Monday, 4 April 2016
This is a garden where trees take pride of place within a layout designed by John Nash. The famous, semicircular, Nash terrace of houses borders the south of the gardens on the other side from Regent's Park and it was for the residents of the terrace and nearby houses, that the gardens were originally created.
Unique to these gardens is a connecting tunnel, called the Nusemaids' Tunnel, which burrows under the busy Marylebone Road. Nursemaids from the houses did indeed steer their prams down the gentle slopes to the tunnel.
The tunnel is so designed and its approaches accordingly planted, that from ground level, looking across the gardens, it is cleverly concealed so that you wouldn't know it existed.
But it is a very beautiful tunnel. So lovely and, more to the point, so centrally located that it attracted the attentions of the board of the Metropolitan Line, who tried to demolish it. They were stopped by the matter being taken to Parliament, and a further underground tunnel had to be dug under the Nursemaid's tunnel for the railway.
The banks on one side of the tunnel approach were covered with an unusual periwinkle with curved petals.
The gardens are beautifully maintained by the Crown Estate Paving Commission, which was set up in 1824 for this purpose, and, come June they should look a bit like the photo below
There will be lots of inspiring plant borders to view as you wander along ancient brick-lined paths laid out just as they were planned in 1817. Some have acanthus at the back bordered by catmint at the front, others have agapanthus, globe thistles, echinops, fennel, bee balm, and achillea, to name but a few. And the simple formality of several small rose beds, all immaculately pruned, should also be glorious in June.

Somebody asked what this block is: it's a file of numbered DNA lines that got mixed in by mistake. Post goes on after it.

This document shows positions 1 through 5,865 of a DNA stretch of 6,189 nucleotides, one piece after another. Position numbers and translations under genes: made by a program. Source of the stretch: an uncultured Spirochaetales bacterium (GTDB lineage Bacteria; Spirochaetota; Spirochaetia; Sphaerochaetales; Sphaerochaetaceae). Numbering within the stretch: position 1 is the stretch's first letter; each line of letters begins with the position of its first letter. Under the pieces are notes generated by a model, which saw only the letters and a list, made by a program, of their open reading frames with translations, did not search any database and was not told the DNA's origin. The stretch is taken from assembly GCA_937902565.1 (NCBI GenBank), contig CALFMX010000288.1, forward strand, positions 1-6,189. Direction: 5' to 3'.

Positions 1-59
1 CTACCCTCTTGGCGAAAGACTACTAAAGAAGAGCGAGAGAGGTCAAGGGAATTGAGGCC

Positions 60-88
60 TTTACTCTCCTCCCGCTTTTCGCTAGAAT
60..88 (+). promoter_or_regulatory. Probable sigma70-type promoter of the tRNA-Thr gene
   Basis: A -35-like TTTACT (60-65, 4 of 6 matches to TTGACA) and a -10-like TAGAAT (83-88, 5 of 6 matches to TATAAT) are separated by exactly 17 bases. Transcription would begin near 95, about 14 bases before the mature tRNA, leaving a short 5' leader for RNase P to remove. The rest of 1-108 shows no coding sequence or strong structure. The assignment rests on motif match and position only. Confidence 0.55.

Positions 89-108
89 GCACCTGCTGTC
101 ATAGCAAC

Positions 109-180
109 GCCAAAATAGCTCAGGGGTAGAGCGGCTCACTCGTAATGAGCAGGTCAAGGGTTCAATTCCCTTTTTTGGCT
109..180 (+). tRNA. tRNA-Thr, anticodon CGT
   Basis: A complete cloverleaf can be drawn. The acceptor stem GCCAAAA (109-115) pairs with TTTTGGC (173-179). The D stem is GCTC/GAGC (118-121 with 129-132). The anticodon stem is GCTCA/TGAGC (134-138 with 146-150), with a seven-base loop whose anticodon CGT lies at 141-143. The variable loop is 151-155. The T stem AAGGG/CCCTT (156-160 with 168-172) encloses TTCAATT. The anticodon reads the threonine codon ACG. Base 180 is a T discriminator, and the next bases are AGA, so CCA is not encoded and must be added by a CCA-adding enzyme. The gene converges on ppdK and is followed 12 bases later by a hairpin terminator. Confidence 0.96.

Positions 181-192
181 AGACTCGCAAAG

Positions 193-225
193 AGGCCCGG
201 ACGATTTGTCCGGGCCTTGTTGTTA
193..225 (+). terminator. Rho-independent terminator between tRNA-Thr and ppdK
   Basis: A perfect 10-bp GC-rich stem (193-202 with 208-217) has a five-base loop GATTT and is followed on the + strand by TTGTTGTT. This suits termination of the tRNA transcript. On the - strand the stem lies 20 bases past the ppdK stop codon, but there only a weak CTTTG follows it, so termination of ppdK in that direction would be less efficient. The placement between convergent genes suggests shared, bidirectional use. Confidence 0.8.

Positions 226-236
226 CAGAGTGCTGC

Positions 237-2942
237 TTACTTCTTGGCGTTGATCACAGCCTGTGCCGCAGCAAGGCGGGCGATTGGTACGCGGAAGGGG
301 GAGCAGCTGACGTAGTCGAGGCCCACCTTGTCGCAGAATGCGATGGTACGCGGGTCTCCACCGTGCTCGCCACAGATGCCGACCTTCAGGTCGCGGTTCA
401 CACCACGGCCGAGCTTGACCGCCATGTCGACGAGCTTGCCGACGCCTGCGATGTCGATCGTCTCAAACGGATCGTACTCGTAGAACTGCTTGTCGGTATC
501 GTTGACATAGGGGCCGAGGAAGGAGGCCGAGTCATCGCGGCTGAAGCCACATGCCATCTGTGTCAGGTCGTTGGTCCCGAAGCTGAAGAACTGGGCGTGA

Behind the scenes, in one of the sheds, I also got a glimpse of what the residents might get up to in the summer months on the secret lawns - a spot of croquet or chess, anyone?
At this time of year camellias were starting to bloom and there were several to admire like this one as well as daphnes and other winter-scented plants.
Kevin and his team of nine gardeners look after all the mature trees, including a beautiful Tulip tree, and try to maintain the traditional lay out of the space. They are conscious of the historic urban environment in which the park sits, with the BT Tower popping up from one viewpoint, and the Nash Terrace from another. Along many of the restored iron railings, the hedges have been replanted to give space to each individual shrub and a degree of flow and informality, creating an evergreen screen, rather than formal, clipped hedging, to preserve the privacy of the gardens.
Around each tree the gardeners have cleared the grass and put down a wood mulch, a technique which benefits the trees and also creates interest across the lawns. Some of these 'tree circles' have been planted with crocuses and it was here that I spotted my first bee of the year.
As I bent down to look at the bee, one of the gardeners was passing and he remarked that the crocuses had come into bloom that morning. He and the whole team take a sincere interest in their work and really value opening the gardens for Open Garden Squares Weekend, as this is the one time a year when they can showcase the fruits of their labour to the wider public. Go along this June, enjoy what you see, and give the gardeners a bit of well-deserved praise.
As Marcel Proust said - " Let us be grateful to people who make us happy; they are the charming gardeners who make our souls blossom."